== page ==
A report filed by a six-member sub-committee formed by the Press Council of India (PCI) has recommended the body against formulating uniform guidelines to tackle obscene advertisements. “Concepts of obscenity and vulgarity are evolving, it would be unwise for the Council to frame any guidelines or create a “one size fits all” formula that may not stand the test of time,” the report said.
The sub-committee was instituted in March 2016 following twin complaints against Bengali newspaper Ananda Bazar Patrika. It also deliberated on a complaint filed against allegedly misleading advertisements published in Dainik Bhaskar and Patrika, Indore.
Advising the PCI to adjudicate such complaints on a case-to-case basis, the committee said, “Any generalisation on “obscene” or “vulgar” advertisements was inadvisable.” It opined that US Supreme Court Justice Potter Stewart’s famous dictum of “I know it when I see it” should be applied while scrutinizing claims of obscenity.
“Standards of obscenity have evolved over the years in various jurisdictions, including in India, and the sub-committee felt it would be unwise to lay down guidelines beyond those already spelt out by the council,” it recommended.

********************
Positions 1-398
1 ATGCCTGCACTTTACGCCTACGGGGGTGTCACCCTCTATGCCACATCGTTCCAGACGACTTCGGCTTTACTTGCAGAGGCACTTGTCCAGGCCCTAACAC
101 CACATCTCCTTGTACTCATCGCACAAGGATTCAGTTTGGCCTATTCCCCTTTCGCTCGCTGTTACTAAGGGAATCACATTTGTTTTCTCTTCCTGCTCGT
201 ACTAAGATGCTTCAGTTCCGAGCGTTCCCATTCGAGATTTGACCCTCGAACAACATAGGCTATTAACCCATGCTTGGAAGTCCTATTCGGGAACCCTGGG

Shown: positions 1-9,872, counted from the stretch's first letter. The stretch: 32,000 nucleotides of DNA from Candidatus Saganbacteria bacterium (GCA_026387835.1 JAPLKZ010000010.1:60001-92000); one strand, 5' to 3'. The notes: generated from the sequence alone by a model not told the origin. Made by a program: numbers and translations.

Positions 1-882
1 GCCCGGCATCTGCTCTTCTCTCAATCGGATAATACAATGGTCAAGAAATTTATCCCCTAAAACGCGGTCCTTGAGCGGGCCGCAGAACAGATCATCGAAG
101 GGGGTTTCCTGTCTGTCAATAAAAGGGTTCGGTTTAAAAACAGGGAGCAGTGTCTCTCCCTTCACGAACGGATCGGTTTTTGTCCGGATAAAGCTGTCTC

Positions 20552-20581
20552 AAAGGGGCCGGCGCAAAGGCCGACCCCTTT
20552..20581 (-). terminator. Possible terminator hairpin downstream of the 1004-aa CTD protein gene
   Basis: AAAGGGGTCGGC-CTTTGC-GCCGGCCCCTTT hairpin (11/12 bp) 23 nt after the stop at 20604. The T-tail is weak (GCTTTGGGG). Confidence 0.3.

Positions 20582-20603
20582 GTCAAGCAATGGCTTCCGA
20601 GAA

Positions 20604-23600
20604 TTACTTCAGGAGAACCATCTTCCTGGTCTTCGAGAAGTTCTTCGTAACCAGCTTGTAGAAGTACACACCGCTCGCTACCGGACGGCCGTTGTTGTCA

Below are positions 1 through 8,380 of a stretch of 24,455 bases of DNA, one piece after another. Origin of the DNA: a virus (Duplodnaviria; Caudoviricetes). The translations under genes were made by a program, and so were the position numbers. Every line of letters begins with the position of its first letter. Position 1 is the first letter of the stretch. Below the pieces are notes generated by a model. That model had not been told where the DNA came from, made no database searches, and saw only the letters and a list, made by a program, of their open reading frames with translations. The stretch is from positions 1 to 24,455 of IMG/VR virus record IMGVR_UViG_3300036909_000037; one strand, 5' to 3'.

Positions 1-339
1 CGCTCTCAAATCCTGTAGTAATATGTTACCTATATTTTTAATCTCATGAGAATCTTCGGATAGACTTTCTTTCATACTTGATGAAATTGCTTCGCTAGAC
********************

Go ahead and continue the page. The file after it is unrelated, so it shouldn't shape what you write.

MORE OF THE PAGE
The sub-committee claimed that an individual aggrieved by “obscene, vulgar, offensive or misleading advertisements” had many avenues in front of him/her. He/she could either withdraw subscription of the newspaper or complain to the Advertising Standards Council of India (ASI) or PCI or institute proceedings under Indian Penal Code.
In relation to the particular complaints, the sub-committee felt that it would have to be seen whether the advertisements in question fail the obscenity tests as laid down by the Indian Penal Code, applicable case law and PCI’s code of professional conduct. It thus recommended the complaints to be taken up by the Inquiry Committee.